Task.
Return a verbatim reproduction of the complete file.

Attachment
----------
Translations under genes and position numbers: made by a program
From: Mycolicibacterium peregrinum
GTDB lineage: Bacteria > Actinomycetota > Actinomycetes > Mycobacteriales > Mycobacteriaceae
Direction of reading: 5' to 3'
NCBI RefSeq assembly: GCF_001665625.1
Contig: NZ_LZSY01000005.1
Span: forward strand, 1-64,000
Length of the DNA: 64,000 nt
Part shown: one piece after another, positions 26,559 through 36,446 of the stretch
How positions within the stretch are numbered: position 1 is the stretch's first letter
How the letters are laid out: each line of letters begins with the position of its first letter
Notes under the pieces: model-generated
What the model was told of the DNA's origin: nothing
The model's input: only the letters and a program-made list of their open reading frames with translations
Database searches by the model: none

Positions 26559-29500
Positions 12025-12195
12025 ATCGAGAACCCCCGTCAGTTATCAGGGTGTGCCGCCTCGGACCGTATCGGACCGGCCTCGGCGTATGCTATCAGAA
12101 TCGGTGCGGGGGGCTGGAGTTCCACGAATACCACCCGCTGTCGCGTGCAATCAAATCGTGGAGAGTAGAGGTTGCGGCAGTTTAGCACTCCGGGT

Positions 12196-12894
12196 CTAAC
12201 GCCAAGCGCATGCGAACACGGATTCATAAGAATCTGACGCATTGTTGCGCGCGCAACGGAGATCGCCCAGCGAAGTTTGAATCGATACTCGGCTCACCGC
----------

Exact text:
Translations under genes and position numbers: made by a program
From: Mycolicibacterium peregrinum
GTDB lineage: Bacteria > Actinomycetota > Actinomycetes > Mycobacteriales > Mycobacteriaceae
Direction of reading: 5' to 3'
NCBI RefSeq assembly: GCF_001665625.1
Contig: NZ_LZSY01000005.1
Span: forward strand, 1-64,000
Length of the DNA: 64,000 nt
Part shown: one piece after another, positions 26,559 through 36,446 of the stretch
How positions within the stretch are numbered: position 1 is the stretch's first letter
How the letters are laid out: each line of letters begins with the position of its first letter
Notes under the pieces: model-generated
What the model was told of the DNA's origin: nothing
The model's input: only the letters and a program-made list of their open reading frames with translations
Database searches by the model: none

Positions 26559-29500
Positions 12025-12195
12025 ATCGAGAACCCCCGTCAGTTATCAGGGTGTGCCGCCTCGGACCGTATCGGACCGGCCTCGGCGTATGCTATCAGAA
12101 TCGGTGCGGGGGGCTGGAGTTCCACGAATACCACCCGCTGTCGCGTGCAATCAAATCGTGGAGAGTAGAGGTTGCGGCAGTTTAGCACTCCGGGT

Positions 12196-12894
12196 CTAAC
12201 GCCAAGCGCATGCGAACACGGATTCATAAGAATCTGACGCATTGTTGCGCGCGCAACGGAGATCGCCCAGCGAAGTTTGAATCGATACTCGGCTCACCGC